Name; Spider J
Shoe size; 9
Biog and credits; Lee Scratch Perry, Fusion, Kano, Estelle
You’d be forgiven on meeting Spider J for wondering where his depth of experience came from. But beneath his youthful looks and softly spoken demeanour lies a 18 year career in the music industry, spanning many musical genres and continents.
In the 80s he earned his stripes as a musician in seminal UK pop/ska bands Madness and Bad Manners. His reputation for live performance grew, and it wasn’t long before he was fronting respected ska group Potato 5, then Acid Jazz band Night Trains.
Although happy to work across many genres, Spider’s heart and roots are in Dub/Reggae/Hip Hop. He has a long standing role of selector/vocalist &
keyboardist for the legendary Lee Scratch Perry, has collaborated with Mad Professor and Horace Andy (Massive Attack fame) and sung on early recordings for the award-winning Aswad.
Ever the humble audio alchemist, his gifted production techniques have been adding his magical touch to a slew of Top 40 records, including UK Apache/Shy-FX’s drum n bass anthem ‘Original Nuttah’, Beverley Knight’s ‘Whatever’s Clever’ remix, Estelle’s ‘Excuse Me’ as well as Fallacy & Fusion’s ‘Groundbreaker’. In fact, the latter song inspired a musical partnership with Fusion that has endured for years and has spawned UK urban classics like ‘Big N Bashy’ and ‘The Greatest Show’; collaborations with grime star Kano, reality rapper Klashnekoff & beatboxer Killa Kela; production for Dubwiser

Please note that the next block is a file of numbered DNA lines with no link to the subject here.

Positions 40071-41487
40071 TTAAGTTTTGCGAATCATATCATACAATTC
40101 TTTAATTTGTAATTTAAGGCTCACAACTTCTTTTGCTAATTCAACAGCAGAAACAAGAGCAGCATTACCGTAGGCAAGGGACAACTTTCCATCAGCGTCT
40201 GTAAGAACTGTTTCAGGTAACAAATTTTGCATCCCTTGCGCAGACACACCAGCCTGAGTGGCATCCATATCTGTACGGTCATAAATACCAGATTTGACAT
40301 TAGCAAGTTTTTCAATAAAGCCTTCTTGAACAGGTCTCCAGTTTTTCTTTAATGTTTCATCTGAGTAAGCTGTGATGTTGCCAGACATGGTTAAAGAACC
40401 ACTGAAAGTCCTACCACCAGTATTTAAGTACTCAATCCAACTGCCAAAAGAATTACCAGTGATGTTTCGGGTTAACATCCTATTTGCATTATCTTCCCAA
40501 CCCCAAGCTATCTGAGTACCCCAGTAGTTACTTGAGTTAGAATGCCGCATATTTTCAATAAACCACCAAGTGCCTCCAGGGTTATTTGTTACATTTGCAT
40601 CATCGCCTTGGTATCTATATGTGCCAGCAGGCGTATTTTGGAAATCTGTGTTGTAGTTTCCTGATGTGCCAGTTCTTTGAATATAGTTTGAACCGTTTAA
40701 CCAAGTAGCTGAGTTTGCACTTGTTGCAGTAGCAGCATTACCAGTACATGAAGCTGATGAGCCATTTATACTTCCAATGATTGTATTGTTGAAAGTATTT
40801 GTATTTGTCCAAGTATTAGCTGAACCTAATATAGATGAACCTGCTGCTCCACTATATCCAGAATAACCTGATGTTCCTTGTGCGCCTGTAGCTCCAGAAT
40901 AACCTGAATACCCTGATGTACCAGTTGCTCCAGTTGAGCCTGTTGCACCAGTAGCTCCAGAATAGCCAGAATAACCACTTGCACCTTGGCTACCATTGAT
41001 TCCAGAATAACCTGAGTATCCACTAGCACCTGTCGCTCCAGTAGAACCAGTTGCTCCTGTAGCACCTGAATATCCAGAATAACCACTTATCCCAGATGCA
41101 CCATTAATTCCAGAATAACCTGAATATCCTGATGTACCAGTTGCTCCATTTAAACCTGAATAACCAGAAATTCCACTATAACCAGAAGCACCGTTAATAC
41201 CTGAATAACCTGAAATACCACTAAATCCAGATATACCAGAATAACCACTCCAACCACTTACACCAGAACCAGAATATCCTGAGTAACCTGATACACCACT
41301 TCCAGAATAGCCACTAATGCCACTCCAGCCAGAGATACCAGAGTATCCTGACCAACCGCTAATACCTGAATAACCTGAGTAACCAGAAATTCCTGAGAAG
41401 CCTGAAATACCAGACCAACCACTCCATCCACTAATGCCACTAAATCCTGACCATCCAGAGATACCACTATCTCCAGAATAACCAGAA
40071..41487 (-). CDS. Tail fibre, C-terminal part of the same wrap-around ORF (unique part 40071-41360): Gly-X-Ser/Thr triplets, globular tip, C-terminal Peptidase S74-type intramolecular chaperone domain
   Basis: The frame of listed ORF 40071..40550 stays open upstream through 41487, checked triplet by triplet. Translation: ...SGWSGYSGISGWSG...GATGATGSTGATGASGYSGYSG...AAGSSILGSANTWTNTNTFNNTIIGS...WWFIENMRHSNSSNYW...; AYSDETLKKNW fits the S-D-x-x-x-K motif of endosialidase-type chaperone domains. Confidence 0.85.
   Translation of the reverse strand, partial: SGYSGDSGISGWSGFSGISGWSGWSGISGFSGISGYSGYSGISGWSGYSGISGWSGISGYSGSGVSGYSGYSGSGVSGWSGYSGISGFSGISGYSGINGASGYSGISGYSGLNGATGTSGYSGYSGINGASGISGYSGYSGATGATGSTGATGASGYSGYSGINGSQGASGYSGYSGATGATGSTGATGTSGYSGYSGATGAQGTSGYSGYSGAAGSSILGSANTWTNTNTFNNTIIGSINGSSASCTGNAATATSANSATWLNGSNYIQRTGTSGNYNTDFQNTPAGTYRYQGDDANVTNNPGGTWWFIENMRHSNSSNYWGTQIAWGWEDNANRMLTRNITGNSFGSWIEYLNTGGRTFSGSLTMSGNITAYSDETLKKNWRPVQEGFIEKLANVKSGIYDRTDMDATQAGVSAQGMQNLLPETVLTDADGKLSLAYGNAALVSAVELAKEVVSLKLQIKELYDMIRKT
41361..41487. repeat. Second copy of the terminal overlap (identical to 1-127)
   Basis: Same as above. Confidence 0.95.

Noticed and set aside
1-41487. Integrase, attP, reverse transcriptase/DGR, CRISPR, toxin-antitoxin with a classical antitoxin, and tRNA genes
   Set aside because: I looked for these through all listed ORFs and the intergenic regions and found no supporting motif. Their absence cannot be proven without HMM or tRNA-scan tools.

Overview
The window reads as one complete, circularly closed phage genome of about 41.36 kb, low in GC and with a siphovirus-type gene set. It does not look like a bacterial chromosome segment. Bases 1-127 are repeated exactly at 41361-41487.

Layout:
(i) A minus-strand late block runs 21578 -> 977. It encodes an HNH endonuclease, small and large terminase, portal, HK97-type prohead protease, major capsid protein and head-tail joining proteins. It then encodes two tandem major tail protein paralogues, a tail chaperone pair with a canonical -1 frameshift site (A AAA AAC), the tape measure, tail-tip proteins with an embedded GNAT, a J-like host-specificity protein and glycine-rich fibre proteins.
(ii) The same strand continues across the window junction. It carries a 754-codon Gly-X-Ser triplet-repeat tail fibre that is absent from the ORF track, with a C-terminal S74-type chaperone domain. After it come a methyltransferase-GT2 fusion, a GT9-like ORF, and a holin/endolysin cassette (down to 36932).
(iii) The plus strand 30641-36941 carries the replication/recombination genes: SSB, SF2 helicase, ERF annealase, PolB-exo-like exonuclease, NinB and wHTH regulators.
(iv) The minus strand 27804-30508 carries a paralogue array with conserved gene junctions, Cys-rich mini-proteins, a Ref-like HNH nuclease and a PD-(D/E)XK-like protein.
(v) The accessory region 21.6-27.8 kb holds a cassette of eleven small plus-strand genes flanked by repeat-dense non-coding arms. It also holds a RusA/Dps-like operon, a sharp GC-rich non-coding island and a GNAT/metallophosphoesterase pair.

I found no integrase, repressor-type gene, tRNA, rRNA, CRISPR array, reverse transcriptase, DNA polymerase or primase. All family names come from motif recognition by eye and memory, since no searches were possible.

and remixes for The Streets and Digital Underground to name but a few.
Production, writing and playing credits aren’t limited to the charts however: check the credits for Gary Oldman’s gritty UK movie masterpiece ‘Nil By Mouth’ and you’ll find him name checked as J. Etienne, writer and coproducer of the film’s lead track.
Spider’s collaborations span the globe: with artists from Camden’s Roundhouse Studios, across Europe, and as far afield as Australia/Japan, he is a much sought-after foil to artists looking for the timeless and unique sound in his production and writing input.
Is there an aspect of producing a record that you enjoy more than anything else?
Yes. What I call finishing. It’s when all the great ingredients are present & the whole thing has to now become a record. Adding bits & pieces then making it all shine.
Do you have a preferred studio and if so what makes it special for you?
Toe Rag Studio in East London. Very good natural room sound plus a studio filled with equipment unlike no other-plus it all works & all recording can be done there. We all like Compass Point & Sarm West but 1 must pay.
One for the geeks, Is there a piece of equipment or perhaps an instrument that you couldn’t do without?
Yes. My Moog The Rogue- what a sound!
What, for you, is the vital ingredient that makes a record special?
A fantastic melody or great hookline
If you had to have a lyrical line from a song tattooed on your neck, what would it be?
Who the cap fits, let them wear it!